Cummins Hydrogen Engines Will Power Versatile Tractors to Decarbonize Agriculture

Cummins hydrogen engines will power versatile tractors 7 photos
Photo: Versatile
Cummins hydrogen engines will power versatile tractorsCummins hydrogen engines will power versatile tractorsCummins hydrogen engines will power versatile tractorsCummins M15H hydrogen engineCummins hydrogen engines will power versatile tractorsCummins hydrogen engines will power versatile tractors
Cummins bet big on the hydrogen with its 15-liter hydrogen engines. The industry leader announced a partnership with agriculture giant Versatile to install its hydrogen engines on Versatile tractors.
Cummins is one of the most prominent engine manufacturing players and one at the forefront of the hydrogen revolution. Cummins’s hydrogen engines are already helping decarbonize heavy machinery. They are set to land in another vital field through the partnership with Versatile. Under the new agreement, Versatile tractors will use the hydrogen version of the 15-liter Cummins engine to power its high-end tractors.

The Versatile partnership is a natural step considering that the tractor brand is a long-time partner. Versatile used Cummins diesel engines exclusively for its four-wheel drive tractors for the past 55 years. Both companies are heavily invested in agriculture and willing to explore new powertrain technologies. Although diesel engines are set to remain the power of choice for the foreseeable future in agriculture, the two companies consider that low and zero-carbon solutions are needed for the long term.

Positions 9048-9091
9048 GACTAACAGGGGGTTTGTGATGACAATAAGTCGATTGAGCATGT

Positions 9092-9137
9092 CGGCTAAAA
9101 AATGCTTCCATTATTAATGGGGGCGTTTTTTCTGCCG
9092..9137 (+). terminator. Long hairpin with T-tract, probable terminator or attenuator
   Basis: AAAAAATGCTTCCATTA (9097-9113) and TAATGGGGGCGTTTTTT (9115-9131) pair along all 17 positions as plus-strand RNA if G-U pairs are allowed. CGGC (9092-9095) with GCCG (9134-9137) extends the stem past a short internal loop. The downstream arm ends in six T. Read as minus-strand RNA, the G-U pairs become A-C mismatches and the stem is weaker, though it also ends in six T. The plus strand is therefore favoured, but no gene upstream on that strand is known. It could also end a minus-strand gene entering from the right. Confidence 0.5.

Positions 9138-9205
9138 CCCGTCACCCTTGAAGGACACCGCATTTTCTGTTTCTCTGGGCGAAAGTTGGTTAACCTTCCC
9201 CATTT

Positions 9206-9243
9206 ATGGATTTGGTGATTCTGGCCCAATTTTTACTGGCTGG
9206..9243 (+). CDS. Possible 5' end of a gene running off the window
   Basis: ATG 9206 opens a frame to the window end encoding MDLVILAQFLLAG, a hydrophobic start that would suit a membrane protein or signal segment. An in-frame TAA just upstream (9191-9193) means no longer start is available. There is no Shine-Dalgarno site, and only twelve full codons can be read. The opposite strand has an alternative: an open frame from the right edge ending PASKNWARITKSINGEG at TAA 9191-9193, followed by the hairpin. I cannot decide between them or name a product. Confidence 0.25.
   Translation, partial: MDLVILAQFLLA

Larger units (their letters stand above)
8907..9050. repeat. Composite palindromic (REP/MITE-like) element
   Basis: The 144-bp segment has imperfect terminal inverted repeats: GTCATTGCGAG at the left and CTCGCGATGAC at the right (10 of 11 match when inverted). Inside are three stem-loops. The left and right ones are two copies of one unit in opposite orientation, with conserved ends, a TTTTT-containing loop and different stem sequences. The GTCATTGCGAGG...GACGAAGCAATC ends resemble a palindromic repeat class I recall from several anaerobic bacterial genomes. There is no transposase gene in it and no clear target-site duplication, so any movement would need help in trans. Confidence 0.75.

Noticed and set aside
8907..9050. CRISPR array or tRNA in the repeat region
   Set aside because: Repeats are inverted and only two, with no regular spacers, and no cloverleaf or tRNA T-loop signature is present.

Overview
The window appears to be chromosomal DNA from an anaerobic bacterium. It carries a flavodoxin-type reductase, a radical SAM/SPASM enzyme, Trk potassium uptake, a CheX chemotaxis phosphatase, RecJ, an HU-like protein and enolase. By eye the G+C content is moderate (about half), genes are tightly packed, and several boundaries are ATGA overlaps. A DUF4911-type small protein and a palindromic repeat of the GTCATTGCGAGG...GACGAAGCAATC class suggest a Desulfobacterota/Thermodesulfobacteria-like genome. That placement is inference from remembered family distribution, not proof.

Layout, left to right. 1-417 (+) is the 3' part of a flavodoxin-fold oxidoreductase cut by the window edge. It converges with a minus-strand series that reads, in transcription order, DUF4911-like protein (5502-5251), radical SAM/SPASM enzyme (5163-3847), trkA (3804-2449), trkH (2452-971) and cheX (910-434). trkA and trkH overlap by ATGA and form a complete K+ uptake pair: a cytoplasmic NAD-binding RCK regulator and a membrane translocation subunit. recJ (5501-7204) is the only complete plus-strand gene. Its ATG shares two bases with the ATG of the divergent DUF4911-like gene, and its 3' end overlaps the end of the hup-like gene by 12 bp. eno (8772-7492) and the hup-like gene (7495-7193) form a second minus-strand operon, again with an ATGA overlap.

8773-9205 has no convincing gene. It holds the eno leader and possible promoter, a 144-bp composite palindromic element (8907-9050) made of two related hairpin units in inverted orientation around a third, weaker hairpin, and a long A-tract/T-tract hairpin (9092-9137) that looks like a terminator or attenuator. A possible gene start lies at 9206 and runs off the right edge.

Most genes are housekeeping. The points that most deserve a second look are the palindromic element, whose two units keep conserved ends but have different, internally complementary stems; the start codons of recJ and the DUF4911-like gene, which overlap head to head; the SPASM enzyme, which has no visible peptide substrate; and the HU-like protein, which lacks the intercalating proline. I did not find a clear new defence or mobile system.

Cummins has already demonstrated its expertise in developing spark-ignited hydrogen engines. The diesel and hydrogen engines share many common components, making the hydrogen power solutions easier to implement in existing applications. As battery-electric powertrains are not yet suitable for heavy-duty applications, hydrogen remains the best way to reduce carbon emissions without sacrificing productivity.

Besides being cleaner, Cummins’s hydrogen engine’s main advantage is that it shares many of its components with the diesel variants, thus reducing maintenance costs and leveraging economy of scale. The hydrogen combustion engines don’t need special care and can be serviced by existing technicians.

Cummins works not only on hydrogen combustion engines but on engines able to burn any fuel with minimal modifications. It calls that “fuel-agnostic engine,” although it’s not entirely agnostic. Its new engine platform can be easily adapted to burn any fuel. Still, a particular engine needs a specific set of components and an engine management system tailored to use a certain fuel type.
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About the author: Cristian Agatie
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After his childhood dream of becoming a "tractor operator" didn't pan out, Cristian turned to journalism, first in print and later moving to online media. His top interests are electric vehicles and new energy solutions.
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